On the Rocks!
The weekend was wet and cold, weather that drives most of us indoors. Not Geologists. They’d rather be on the rocks any time. In spite of less-than-ideal conditions, the 48th Annual Virginia Geologic Field Conference held on Saturday October 27 was well attended by 60 academics and professionals and 20 students – 11 from Virginia community colleges.
Reynolds Professor Karen Layou, and Geology Instructor Lynsey LeMay from Thomas Nelson Community College organized a pre-field trip Mentoring Workshop to get students started on the next day’s adventure. “For the workshop, we did a series of “geoscientist speed dating” sessions, where students chatted in small groups with one or two professionals, then they rotated. We ended with a discussion of knowledge, skills and attitudes that allow you to be successful in geoscience careers,” said Professor Layou.
Layou and LeMay organized the first of these workshops in 2017. About this year’s workshop Layou said: “Most people don’t know a geoscientist personally, so they don’t know the various ways you can be employed as a geoscientist. There was a fantastic energy in the room as students learned more about the professionals' jobs and educational experiences. Because we had a diverse group of professionals (field vs. office-based/private vs. public sector), students were able to explore many options within an hour. The professionals who were involved are an enthusiastic bunch and happy to share their knowledge with the students. These interactions then extended to the field trip the next day, allowing the students to feel comfortable engaging with the professionals and other attendees during the day.”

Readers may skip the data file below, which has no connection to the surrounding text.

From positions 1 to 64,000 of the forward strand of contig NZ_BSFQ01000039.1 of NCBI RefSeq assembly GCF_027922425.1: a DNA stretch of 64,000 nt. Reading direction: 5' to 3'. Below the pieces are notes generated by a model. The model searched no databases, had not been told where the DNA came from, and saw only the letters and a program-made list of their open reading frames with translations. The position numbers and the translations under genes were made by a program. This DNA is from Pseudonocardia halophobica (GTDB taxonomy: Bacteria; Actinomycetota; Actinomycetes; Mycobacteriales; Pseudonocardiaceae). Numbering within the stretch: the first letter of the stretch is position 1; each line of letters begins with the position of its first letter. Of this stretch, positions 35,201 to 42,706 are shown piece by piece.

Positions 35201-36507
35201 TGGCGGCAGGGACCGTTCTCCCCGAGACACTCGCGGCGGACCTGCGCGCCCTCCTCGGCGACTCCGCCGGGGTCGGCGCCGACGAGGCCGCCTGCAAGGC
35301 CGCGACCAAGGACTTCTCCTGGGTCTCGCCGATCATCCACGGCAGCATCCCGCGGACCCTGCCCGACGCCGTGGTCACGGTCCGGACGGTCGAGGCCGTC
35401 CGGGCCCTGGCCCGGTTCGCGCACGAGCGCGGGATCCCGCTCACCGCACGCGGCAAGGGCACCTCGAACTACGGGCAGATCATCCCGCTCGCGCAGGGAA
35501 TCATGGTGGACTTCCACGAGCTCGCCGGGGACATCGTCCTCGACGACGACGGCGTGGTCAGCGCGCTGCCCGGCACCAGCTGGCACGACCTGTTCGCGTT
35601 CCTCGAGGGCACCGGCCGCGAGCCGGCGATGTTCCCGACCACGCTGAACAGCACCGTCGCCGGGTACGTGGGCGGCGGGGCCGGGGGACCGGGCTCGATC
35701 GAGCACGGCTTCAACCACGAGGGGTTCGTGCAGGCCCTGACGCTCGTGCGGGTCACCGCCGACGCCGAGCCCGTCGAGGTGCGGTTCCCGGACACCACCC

“It was so much fun,” said Reynolds student Rachel Phelps who attended both the Mentoring Workshop and the Field Trip. (Rachel is pictured here with the other VCCS students - bottom row, center.) “I had no idea how much fun education could be. I met a lot of people, many from William and Mary, and I really got to know how the geology community works. The most important thing for me was it made me decide what I want to do and where I want to go. I know now I want to transfer to William and Mary and go in to environmental science or geology – maybe even chemistry.”
Rachel graduated early from New Kent High School and is in her first semester at Reynolds. Her friends came to Reynolds and told her about their great experiences and she decided to come here too. She is already headed on an Honors track, thanks to help from Professor Layou. “I never really struggled with school, I understood math and chemistry . . . I didn’t enjoy trying to remember all of those dates in History,” Rachel said. When she isn’t working at her part-time job, studying, or going on her own field trips (she loves the outdoors) Rachel is teaching herself calculus online.
No surprise a little cold rain didn’t keep Rachel away from the weekend event. She has found her place with friends, students, academics and professional, on the rocks.